Have you ever heard that narcissists dislike themselves down deep inside? They usually don’t look like it, of course.  In fact, narcissists are usually overly positive about themselves and their lives. But, is it possible that when narcissists say they feel good, they aren’t being completely honest, even to themselves?

Narcissism is a complicated topic because there are different kinds of narcissism. As a personality-social psychologist, I investigate narcissism as a complex personality trait rather than as a personality disorder. (In other words, I study ordinary, garden-variety narcissists and don’t diagnose anybody with a psychological problem.) Instead, personality-social psychologists believe that characteristics of narcissism can exist in everyone at some level, and we simply label those people who show narcissistic characteristics much of the time as “narcissists.”

The issue is further complicated by the fact that there are at least three forms of narcissism: agentic grandiose narcissism, communal grandiose narcissism, and vulnerable narcissism. Psychologists know the most about agentic grandiose narcissists, who tend to have inflated self-views of their intelligence, power, status, and other characteristics. Agentic grandiose narcissists tend to be charming, outgoing, overconfident, and vain, and think they are better than other people. But, although agentic grandiose narcissists come across as very confident and satisfied with themselves, some psychologists have suggested that they don’t actually feel as good about themselves as they appear.

Communal grandiose narcissists also seem to feel good about themselves and have inflated views of how helpful and caring they are. They tend to believe that they will make the world a better place, but ironically, they also appear to be concerned about their personal power as well, although they might not admit it.  And, again, questions have been raised about how communal grandiose narcissists really feel about themselves and their lives, deep inside.

Last, vulnerable narcissists tend to be insecure and defensive. They admit to feeling bad about themselves, which makes some people question why they are considered narcissistic. Despite feeling badly about themselves, vulnerable narcissists—like grandiose narcissists—are self-centered, feel entitled to special treatment, and lack empathy for others.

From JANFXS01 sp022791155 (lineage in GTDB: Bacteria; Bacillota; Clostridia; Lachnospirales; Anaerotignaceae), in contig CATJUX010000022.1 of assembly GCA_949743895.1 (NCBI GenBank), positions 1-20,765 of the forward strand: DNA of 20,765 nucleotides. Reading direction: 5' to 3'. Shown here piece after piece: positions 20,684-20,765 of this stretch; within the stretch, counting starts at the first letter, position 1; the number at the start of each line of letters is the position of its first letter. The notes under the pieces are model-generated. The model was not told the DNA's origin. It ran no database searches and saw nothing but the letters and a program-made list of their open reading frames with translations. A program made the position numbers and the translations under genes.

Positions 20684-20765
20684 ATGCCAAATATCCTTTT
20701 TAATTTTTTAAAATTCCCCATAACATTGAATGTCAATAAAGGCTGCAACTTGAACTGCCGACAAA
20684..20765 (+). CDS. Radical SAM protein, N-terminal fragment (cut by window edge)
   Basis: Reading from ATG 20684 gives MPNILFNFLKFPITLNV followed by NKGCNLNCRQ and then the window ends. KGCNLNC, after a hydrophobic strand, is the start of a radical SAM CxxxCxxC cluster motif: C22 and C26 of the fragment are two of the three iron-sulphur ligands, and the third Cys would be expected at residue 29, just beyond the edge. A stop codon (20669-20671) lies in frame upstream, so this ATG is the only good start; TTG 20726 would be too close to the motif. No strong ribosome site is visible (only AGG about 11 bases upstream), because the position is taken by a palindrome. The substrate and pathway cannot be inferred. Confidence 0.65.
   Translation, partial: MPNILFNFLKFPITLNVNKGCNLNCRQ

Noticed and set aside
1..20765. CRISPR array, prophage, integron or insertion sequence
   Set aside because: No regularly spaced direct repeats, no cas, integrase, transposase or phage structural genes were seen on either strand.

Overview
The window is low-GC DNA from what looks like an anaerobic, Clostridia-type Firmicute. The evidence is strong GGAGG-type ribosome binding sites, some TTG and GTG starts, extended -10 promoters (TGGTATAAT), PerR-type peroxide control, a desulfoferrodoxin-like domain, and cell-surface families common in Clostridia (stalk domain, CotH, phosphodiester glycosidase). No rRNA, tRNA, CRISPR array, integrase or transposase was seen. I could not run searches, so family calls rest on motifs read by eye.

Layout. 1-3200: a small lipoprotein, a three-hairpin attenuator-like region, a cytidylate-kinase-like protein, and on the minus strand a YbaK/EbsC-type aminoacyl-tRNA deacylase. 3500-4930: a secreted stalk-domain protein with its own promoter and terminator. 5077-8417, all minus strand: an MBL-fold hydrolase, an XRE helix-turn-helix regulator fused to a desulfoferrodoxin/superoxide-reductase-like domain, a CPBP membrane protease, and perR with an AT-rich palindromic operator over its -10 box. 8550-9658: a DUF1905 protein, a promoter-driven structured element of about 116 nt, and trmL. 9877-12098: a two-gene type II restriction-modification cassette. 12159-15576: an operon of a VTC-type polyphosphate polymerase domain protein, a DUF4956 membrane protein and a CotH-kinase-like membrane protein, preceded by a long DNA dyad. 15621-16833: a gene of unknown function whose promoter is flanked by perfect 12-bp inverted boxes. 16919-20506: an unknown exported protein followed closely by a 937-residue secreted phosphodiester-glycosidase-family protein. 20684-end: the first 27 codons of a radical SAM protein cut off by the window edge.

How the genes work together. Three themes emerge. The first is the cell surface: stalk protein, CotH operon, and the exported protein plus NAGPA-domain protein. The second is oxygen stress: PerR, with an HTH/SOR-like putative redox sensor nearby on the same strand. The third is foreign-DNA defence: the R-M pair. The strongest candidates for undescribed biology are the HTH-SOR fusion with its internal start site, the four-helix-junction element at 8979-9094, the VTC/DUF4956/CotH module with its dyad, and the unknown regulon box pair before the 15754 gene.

In order to examine how narcissists actually feel about themselves, we first asked research  participants to complete personality measures to gauge their level of narcissism. We then gave them measures of anxiety and depression and asked them to rate how they have been feeling lately. To indicate how they have been feeling, they were given a list of words to rate that included positive feelings (such as alert, inspired, and determined) and negative feelings (such as distressed and upset).

Knowing that people don’t always tell the truth when they rate themselves, we hooked some of our participants up to a lie detector (which wasn’t really functioning).  So, some participants thought they were being monitored by a lie detector that could tell is if they were being honest in their ratings of how they were feeling, whereas other participants simply answered the questions without thinking  we could tell whether they were telling the truth.

We were able to conclude three things with this study. First, we were able to determine whether people lie about how narcissistic they are in the first place. Our results showed that participants were more likely to admit they had vulnerable narcissistic characteristics when they were hooked up to the lie detector. So, participants seemed reluctant to describe their insecurities unless they thought we could tell whether they were lying.  However, participants didn’t distort how grandiose narcissistic they are when their honesty was monitored.  So, those people must really believe all of the positive things they say about themselves.

Second, we examined whether the participants who were hooked up to the lie detector reported different levels of  anxiety, depression, negative moods, and positive moods than those who didn’t think they were being monitored.  The groups didn’t differ in their reported levels of anxiety, depression, or  positive moods. However, they did differ in their ratings of negative moods:  participants  who were hooked up the lie detector indicated they had been experiencing more negative moods lately than those who were not hooked up to the lie detector.

Third, we found that agentic grandiose narcissists and communal grandiose narcissists both reported feeling good. Vulnerable narcissists, by contrast, indicated they tended to feel anxious, depressed, distressed, and upset.

So, do narcissists feel as good about themselves and their lives as they usually seem to? For agentic grandiose narcissists and communal grandiose narcissists, the answer appears to be yes. And vulnerable narcissists, who freely admit to feeling bad about themselves, are not exaggerating; they really do feel bad about themselves. In general, then, narcissists seem to be  pretty honest when they tell you how they’re feeling.

For Further Reading

Brunell, A. B., & Buelow, M. T. (2019). Using the bogus pipeline to investigate trait narcissism and well-being. Personality and Individual Differences, 151, 1-6.


Amy B. Brunell is Associate Professor of Psychology at the Ohio State University at Mansfield and co-editor of the Handbook of Trait Narcissism: Key Advances, Research Methods, and Controversies.